#EquityAndJustice Bills to Keep Arrest Records Sealed and Cut Fees on the Innocent Pass Key Policy Committee

March 28, 2017

SACRAMENTO – Nine days after introducing a comprehensive bill package to reform California’s criminal justice system for juveniles and young adults, five of the measures have passed their initial policy tests.

The latest action came today as the Senate Public Safety Committee approved bills to eliminate court fees on those found innocent and to keep records sealed on those not convicted of a crime.

The two measures, Senate Bills 355 and 393, are part of the #EquityAndJustice package of reforms introduced jointly March 20 by Los Angeles-area Sens. Ricardo Lara and Holly Mitchell. The bills seek major justice reforms and put greater emphasis on prevention, rehabilitation and maintaining family cohesion.

“Arrests that don’t lead to conviction can show up in background checks and block people from finding a job or an apartment,” Lara said about SB 393, which is sponsored by the San Francisco District Attorney’s office. “Studies show that 40 percent of men and 20 percent of women were arrested before age 23, yet nearly half were never convicted.”

To continue allowing public access to arrest records only casts a pall of suspicion over people not convicted of a crime and serves no public safety purpose and holds people back from jobs, which is the number one crime-fighting tool we have, Lara and Mitchell agreed.

The second measure, SB 355, would remove the requirement that criminal defendants reimburse the courts for appointed counsel costs unless the defendant is actually convicted of the charged crime.

Under current criminal law, a low-income, homeless or impoverished person who is accused of a crime that they did not commit can still be ordered to pay the court for the costs of a court-appointed attorney,” Mitchell said. “The impact of this law subjects an individual who was falsely arrested, wrongly imprisoned, wrongly prosecuted and ultimately exonerated to pay an ‘accusation tax’ penalty of thousands of dollars for asserting their constitutional right to an attorney.”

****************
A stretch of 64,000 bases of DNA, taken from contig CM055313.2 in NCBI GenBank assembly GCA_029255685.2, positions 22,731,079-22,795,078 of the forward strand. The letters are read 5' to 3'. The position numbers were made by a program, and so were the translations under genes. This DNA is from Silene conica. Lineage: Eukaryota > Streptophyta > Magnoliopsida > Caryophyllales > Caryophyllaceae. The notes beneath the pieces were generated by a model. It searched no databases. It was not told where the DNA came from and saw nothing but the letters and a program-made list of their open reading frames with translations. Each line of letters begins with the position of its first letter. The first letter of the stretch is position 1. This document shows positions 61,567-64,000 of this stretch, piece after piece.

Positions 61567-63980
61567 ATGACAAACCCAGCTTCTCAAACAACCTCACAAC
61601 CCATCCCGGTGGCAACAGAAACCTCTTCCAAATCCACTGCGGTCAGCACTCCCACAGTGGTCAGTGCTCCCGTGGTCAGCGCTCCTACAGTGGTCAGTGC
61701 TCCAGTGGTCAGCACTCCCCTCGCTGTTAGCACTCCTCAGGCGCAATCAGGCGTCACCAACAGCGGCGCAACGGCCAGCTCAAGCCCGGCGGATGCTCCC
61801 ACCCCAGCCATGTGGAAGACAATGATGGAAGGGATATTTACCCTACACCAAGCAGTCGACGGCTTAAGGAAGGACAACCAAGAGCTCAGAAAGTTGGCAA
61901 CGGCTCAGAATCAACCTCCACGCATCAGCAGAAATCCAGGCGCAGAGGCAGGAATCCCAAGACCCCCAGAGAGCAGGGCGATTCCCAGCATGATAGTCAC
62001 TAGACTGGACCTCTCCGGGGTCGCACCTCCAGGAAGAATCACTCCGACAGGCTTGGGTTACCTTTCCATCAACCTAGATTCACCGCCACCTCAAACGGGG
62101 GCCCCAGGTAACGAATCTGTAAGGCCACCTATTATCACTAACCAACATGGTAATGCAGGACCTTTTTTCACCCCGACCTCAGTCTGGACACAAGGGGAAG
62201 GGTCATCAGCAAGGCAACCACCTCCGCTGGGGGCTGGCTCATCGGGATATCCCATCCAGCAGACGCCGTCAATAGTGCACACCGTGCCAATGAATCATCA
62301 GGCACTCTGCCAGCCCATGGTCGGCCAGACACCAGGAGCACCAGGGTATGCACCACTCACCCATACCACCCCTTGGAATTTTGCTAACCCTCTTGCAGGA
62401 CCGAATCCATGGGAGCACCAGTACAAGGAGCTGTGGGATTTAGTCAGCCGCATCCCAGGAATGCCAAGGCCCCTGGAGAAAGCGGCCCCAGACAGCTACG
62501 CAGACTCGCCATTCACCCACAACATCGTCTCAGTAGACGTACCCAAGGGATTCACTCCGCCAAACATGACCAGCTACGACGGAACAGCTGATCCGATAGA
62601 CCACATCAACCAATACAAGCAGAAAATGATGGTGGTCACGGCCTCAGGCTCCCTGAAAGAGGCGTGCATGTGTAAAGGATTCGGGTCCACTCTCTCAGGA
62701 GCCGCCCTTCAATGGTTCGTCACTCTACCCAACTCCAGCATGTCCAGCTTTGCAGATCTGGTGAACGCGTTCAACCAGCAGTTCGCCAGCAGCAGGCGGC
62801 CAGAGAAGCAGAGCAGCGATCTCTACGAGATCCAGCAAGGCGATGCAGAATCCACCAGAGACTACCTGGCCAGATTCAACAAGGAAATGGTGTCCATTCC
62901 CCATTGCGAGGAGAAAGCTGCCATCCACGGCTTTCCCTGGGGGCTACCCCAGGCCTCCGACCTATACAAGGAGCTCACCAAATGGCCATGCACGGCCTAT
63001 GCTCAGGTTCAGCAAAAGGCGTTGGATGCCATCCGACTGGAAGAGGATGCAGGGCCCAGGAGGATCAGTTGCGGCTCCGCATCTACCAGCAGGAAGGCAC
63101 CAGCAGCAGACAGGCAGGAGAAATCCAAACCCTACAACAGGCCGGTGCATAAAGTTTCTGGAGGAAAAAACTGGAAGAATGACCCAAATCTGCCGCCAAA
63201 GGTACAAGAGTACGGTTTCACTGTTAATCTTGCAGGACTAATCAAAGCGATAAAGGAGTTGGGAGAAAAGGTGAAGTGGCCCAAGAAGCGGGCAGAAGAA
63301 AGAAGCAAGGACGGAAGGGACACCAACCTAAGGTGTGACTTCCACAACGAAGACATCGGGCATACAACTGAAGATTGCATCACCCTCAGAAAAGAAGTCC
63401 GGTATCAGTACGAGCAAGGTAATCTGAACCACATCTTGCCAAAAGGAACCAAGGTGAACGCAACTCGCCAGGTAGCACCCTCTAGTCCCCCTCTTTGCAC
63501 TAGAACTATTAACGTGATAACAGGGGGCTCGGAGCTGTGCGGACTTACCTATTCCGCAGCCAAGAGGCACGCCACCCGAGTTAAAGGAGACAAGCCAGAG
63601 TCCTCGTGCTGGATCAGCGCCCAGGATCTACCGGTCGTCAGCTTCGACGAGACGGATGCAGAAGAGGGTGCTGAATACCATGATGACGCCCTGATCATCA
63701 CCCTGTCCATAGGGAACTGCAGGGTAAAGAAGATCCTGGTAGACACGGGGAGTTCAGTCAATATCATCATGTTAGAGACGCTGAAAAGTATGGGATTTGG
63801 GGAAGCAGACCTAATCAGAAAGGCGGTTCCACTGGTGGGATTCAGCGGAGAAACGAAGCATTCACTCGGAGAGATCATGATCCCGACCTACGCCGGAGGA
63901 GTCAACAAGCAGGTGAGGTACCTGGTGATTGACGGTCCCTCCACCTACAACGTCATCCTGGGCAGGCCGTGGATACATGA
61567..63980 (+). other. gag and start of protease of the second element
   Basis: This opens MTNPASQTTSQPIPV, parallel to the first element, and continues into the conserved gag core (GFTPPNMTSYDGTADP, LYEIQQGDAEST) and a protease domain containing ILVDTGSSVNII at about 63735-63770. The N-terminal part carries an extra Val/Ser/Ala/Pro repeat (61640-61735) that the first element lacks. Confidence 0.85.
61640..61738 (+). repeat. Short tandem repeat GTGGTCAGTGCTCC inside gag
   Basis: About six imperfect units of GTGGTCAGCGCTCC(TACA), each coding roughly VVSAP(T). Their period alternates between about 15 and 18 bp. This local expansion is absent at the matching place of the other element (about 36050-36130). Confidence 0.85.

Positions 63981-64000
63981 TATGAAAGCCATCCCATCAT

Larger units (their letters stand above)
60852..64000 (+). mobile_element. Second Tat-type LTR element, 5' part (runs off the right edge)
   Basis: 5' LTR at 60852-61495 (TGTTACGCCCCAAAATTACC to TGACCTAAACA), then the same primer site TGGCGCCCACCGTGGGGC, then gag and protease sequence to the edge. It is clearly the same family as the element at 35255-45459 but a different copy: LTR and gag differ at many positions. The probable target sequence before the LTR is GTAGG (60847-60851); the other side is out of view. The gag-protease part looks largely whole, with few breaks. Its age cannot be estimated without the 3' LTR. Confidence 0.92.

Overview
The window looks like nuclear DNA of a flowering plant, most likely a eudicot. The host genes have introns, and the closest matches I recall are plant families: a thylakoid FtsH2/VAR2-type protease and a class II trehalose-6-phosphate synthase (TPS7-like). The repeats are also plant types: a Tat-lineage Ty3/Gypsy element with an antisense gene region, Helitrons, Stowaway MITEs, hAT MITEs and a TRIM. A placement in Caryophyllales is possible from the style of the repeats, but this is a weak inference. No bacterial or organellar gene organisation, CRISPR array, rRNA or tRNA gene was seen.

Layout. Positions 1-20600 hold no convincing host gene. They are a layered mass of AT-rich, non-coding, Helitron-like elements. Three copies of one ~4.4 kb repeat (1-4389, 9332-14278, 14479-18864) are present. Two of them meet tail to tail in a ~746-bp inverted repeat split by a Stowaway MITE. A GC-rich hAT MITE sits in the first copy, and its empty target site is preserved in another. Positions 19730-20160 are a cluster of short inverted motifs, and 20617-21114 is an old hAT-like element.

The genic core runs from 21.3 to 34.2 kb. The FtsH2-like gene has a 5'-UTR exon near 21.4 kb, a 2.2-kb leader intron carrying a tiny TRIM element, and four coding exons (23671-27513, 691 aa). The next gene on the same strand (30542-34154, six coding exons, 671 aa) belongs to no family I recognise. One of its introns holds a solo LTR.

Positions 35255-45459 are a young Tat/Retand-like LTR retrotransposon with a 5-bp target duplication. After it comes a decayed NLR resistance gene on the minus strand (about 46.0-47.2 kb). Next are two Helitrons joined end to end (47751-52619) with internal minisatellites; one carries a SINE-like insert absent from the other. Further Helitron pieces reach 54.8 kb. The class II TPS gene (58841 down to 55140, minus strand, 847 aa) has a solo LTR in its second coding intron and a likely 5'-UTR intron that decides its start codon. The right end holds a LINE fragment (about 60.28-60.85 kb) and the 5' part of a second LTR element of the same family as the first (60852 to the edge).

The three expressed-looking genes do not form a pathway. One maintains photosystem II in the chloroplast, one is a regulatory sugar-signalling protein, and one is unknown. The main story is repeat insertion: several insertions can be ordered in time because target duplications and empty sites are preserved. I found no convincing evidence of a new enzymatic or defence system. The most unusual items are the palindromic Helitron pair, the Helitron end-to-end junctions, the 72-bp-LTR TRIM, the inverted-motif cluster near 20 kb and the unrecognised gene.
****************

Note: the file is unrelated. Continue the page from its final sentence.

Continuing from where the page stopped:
The three other measures that last week passed the Public Safety Committee are:

SB 190 – Juvenile Fees
Ends the harmful, unlawful and costly assessment and collection of administrative fees against families with youth in the juvenile justice system. Status: To be reviewed by the Senate Committee on Health and Human Services April 4.

SB 394 – Juveniles Life Without the Possibility of Parole
Brings California into compliance with Montgomery v. Louisiana decision that juveniles cannot be sentenced to Life Without Parole. Status: To be reviewed by the Senate Appropriations Committee on a date yet to be set.

SB 395 – Miranda Rights for Youth
Requires youth under the age of 18 consult with legal counsel before they waive their constitutional rights in interrogations with police. Status: Awaiting assignment by the Senate Rules Committee.

The two measures awaiting their first policy hearings are:

SB 180 – Drug Sentence Enhancements
This reform measure is a modest step toward enacting the bipartisan movement to end wasteful incarceration spending in favor of community reinvestment. Status: First hearing on April 18.

SB 439 – Minimum Age Incarceration
This would exclude children age 11 and younger from juvenile court jurisdiction and would promote the rights, health and well-being of the child by curbing premature exposure to incarceration. Status: Awaiting assignment to a policy-review committee. Status: First hearing on April 4.

The two lawmakers explained the bills during a recent press conference. Watch that press conference HERE.